“Less is More” is the New Paradigm in Building Brands
Who would have predicted that in the year 2012, a silent movie would win the Oscar for Best Picture? The fact that “The Artist” defied the odds is a manifestation of consumers’ demand for “less is more”. Consumers are rejecting the “bigger is better” culture that dominated the late nineties and 2000’s and came crashing down with the global economic crisis. Add to that the daily barrage of information, advertising, news, social media and politics and you have a consumer audience begging for simplicity, less clutter, honesty and integrity.
One only has to look around to see signals of how “Less is More” is permeating our culture. Design trends in fashion and décor are simple, clean and uncluttered while the new culinary trend is fewer ingredients and simpler recipes. Architectural design is also delivering smaller, more efficient spaces with clean lines and less fuss, and giant retailers like Walmart are opening smaller stores with scaled down product offerings, like Walmart Express in Chicago.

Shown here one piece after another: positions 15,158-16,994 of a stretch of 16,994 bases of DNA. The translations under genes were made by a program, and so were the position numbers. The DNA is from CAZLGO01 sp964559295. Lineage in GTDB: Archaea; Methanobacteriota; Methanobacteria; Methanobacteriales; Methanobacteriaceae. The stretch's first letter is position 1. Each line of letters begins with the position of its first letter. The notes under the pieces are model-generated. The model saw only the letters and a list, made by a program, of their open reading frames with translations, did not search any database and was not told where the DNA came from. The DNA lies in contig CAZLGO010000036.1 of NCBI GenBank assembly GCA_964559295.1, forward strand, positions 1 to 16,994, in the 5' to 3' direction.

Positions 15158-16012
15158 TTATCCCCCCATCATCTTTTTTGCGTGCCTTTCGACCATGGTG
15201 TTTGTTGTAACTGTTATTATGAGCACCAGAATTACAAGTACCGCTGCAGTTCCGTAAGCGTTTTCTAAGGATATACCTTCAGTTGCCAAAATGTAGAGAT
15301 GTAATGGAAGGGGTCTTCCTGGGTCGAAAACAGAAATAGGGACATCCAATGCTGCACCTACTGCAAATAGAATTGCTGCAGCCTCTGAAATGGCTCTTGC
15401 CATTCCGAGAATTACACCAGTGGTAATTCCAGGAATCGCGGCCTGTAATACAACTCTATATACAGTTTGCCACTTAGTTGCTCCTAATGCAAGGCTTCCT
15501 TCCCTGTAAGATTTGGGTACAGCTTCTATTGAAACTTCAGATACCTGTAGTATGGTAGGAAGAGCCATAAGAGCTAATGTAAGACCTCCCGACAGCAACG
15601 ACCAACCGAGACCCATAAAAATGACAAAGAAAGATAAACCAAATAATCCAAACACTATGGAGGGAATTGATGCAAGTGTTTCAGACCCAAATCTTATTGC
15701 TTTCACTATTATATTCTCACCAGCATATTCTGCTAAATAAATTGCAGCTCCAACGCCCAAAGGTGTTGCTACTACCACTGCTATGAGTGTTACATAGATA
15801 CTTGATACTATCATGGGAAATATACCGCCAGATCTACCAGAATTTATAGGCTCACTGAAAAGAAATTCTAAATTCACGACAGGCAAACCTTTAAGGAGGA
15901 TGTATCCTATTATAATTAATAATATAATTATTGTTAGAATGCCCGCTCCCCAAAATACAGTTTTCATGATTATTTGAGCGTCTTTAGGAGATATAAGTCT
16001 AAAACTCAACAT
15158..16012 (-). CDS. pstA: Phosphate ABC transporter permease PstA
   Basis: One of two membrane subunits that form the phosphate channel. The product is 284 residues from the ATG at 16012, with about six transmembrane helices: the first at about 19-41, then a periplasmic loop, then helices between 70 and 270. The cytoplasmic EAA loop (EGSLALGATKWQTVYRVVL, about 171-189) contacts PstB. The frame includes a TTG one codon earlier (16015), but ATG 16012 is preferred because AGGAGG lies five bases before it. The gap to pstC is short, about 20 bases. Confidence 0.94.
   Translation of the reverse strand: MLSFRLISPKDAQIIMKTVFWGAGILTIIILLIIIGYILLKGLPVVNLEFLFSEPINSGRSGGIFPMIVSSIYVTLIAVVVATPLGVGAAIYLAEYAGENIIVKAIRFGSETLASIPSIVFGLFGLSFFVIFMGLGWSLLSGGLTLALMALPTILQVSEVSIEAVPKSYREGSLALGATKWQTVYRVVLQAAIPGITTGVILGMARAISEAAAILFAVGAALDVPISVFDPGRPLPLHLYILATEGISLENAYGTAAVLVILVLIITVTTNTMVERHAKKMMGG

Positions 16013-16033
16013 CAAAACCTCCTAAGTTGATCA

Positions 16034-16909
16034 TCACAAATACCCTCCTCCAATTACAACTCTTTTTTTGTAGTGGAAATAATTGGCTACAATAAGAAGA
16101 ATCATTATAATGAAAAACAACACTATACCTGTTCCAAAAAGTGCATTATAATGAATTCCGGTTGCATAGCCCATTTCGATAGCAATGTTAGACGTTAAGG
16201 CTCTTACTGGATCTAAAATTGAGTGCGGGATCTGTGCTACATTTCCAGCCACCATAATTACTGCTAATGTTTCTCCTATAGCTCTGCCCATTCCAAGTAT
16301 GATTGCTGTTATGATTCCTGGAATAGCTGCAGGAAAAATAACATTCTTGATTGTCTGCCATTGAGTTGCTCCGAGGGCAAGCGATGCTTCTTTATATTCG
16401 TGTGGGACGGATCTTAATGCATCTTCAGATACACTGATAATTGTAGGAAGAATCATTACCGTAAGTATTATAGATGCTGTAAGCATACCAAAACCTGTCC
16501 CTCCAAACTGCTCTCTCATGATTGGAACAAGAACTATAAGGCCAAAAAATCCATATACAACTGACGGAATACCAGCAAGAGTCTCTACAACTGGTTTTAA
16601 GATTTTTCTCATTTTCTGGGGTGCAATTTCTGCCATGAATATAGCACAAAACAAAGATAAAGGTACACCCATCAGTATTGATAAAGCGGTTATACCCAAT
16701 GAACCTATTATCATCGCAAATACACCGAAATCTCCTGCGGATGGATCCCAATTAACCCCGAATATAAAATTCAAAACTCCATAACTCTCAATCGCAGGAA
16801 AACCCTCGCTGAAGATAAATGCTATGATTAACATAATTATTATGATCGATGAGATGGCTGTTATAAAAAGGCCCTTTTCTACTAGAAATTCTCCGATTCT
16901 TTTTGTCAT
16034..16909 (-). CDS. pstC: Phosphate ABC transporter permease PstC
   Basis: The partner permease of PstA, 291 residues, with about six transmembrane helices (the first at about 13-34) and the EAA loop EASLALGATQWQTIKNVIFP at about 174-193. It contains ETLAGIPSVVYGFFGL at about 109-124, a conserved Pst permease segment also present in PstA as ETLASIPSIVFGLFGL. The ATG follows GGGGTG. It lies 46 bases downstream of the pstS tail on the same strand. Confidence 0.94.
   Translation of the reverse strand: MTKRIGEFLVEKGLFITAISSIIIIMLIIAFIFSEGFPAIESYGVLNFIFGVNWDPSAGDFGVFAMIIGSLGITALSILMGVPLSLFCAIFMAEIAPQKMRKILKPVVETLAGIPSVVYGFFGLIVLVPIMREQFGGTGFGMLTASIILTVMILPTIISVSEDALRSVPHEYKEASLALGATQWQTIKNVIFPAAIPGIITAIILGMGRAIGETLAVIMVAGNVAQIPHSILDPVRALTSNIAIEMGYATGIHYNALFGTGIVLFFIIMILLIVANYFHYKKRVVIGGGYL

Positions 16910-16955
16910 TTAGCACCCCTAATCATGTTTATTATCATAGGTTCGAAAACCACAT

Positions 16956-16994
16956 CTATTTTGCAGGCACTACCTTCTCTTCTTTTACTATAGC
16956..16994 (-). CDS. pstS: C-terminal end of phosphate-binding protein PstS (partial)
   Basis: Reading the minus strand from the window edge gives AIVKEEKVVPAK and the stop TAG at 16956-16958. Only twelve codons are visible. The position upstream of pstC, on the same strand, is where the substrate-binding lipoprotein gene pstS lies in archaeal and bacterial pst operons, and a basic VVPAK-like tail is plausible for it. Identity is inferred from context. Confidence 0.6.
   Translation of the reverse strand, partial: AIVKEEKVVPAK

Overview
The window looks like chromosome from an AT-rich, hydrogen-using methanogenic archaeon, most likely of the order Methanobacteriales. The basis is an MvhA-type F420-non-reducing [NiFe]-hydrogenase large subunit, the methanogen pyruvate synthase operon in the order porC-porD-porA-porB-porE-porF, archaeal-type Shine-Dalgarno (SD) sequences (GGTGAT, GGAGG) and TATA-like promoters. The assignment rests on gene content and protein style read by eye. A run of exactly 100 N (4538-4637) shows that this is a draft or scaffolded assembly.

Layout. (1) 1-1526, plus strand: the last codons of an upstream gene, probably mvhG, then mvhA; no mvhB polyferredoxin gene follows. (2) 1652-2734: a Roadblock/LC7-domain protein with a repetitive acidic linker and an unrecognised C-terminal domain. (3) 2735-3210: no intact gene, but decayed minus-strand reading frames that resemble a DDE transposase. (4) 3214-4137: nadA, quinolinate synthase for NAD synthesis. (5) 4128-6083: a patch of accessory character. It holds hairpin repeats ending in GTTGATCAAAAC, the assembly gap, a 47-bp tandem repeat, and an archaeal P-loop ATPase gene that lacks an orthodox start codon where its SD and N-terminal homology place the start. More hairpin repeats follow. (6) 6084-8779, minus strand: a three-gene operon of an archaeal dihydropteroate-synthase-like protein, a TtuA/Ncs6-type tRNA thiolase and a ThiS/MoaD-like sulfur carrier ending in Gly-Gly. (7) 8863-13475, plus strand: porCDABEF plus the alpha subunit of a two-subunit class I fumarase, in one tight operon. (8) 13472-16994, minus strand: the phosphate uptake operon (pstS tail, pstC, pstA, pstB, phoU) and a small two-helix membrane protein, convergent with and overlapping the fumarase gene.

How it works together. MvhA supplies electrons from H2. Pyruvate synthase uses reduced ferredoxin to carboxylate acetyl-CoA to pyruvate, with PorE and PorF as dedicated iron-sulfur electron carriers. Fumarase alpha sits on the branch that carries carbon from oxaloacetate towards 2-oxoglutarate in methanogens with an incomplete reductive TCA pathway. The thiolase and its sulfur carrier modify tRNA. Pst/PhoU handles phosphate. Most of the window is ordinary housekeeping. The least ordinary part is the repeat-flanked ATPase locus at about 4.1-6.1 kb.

Consumers desperately want to be able to more easily navigate the complicated networks of information and they are responding to brands that speak to them rather than shout at them. So what does this mean for branders? There are new requirements in order to engage prospects and customers and not turn them off and so Less is More is now, more than ever, an important part of our evolving communications culture. Think “tweeting”, “texting”, “posting” – short internet delivered communications that are the antithesis of the tonnage of mass marketing messages, endless, conflicting messages from politicians and the excessive media coverage of things both important and insignificant.
Brands need to rethink how they communicate with consumers, from how they organize their products and services to how they name their products. Website navigation should be simple and intuitive, product instructions should be easy to understand – think Apple products – and packaging should not require an engineering degree to open. While it may sound counter-intuitive, brands that deliver simple, subtle, honest, transparent messages will be the ones that break through the clutter.
And brands that can quickly embrace “Less is More” might find themselves being the surprising winner, just as “The Artist” did.